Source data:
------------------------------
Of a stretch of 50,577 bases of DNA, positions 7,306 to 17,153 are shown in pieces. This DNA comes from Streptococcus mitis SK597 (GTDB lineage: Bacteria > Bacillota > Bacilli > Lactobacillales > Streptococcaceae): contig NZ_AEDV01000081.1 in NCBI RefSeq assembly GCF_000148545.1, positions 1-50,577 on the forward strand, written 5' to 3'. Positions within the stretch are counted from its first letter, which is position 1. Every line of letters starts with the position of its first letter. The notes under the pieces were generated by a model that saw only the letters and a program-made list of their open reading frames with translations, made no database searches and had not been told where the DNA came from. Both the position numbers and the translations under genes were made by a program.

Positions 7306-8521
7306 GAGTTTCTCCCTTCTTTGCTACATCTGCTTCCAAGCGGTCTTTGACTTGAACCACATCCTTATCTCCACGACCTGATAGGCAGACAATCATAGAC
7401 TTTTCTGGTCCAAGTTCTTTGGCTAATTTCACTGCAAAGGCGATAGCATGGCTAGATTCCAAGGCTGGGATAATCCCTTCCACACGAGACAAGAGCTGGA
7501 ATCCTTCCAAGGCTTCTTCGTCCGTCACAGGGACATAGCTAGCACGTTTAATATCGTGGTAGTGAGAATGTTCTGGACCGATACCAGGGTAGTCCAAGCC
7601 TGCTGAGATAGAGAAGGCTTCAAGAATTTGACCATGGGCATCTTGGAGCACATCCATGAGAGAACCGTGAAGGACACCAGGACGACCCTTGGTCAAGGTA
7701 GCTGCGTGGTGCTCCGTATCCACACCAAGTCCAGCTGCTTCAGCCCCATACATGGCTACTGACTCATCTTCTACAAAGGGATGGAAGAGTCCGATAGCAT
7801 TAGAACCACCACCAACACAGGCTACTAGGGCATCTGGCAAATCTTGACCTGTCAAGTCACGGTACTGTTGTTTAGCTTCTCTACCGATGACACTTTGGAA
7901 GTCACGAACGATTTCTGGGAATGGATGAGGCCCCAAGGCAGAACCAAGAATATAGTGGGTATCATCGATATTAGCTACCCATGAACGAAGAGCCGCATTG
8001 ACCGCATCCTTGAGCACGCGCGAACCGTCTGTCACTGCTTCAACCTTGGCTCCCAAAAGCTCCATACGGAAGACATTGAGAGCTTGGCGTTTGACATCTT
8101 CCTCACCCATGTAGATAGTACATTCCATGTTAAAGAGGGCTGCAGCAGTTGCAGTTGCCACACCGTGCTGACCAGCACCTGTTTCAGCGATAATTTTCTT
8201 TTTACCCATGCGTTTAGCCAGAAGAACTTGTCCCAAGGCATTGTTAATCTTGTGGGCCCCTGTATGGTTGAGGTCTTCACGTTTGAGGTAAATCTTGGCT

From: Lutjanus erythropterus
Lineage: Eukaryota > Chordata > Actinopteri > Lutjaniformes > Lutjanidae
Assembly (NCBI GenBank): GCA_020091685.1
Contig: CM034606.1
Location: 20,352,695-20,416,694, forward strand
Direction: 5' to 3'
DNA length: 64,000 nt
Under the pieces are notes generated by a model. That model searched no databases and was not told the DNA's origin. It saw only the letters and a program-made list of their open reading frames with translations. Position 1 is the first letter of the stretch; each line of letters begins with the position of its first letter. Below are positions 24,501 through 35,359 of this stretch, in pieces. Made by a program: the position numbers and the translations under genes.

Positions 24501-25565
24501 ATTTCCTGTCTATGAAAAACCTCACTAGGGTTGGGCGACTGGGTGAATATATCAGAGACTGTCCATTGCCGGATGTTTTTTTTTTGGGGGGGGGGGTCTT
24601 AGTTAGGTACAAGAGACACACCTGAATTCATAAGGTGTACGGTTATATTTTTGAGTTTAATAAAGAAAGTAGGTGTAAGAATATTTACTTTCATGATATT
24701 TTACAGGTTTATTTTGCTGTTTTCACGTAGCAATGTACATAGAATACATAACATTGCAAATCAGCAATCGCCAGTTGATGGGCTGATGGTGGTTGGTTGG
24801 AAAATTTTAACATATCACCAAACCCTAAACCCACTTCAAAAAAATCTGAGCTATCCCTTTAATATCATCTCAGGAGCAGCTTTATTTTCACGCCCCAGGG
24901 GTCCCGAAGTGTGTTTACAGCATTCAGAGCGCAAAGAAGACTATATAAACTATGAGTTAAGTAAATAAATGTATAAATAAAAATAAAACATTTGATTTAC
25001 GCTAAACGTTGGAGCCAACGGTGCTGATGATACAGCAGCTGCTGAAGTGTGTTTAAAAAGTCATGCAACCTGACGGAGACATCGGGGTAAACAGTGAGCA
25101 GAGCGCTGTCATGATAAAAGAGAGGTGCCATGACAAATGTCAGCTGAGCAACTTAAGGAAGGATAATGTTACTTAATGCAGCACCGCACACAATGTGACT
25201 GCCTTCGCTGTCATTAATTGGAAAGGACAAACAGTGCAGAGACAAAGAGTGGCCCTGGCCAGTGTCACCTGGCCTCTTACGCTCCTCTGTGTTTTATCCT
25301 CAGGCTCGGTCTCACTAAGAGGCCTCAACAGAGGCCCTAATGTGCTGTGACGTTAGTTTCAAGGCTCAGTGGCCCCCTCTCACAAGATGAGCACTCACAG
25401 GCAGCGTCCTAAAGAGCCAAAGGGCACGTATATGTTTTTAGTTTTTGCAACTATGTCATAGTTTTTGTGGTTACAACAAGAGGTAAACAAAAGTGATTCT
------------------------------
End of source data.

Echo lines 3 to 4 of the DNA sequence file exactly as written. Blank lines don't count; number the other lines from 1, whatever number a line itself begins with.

7306 GAGTTTCTCCCTTCTTTGCTACATCTGCTTCCAAGCGGTCTTTGACTTGAACCACATCCTTATCTCCACGACCTGATAGGCAGACAATCATAGAC
7401 TTTTCTGGTCCAAGTTCTTTGGCTAATTTCACTGCAAAGGCGATAGCATGGCTAGATTCCAAGGCTGGGATAATCCCTTCCACACGAGACAAGAGCTGGA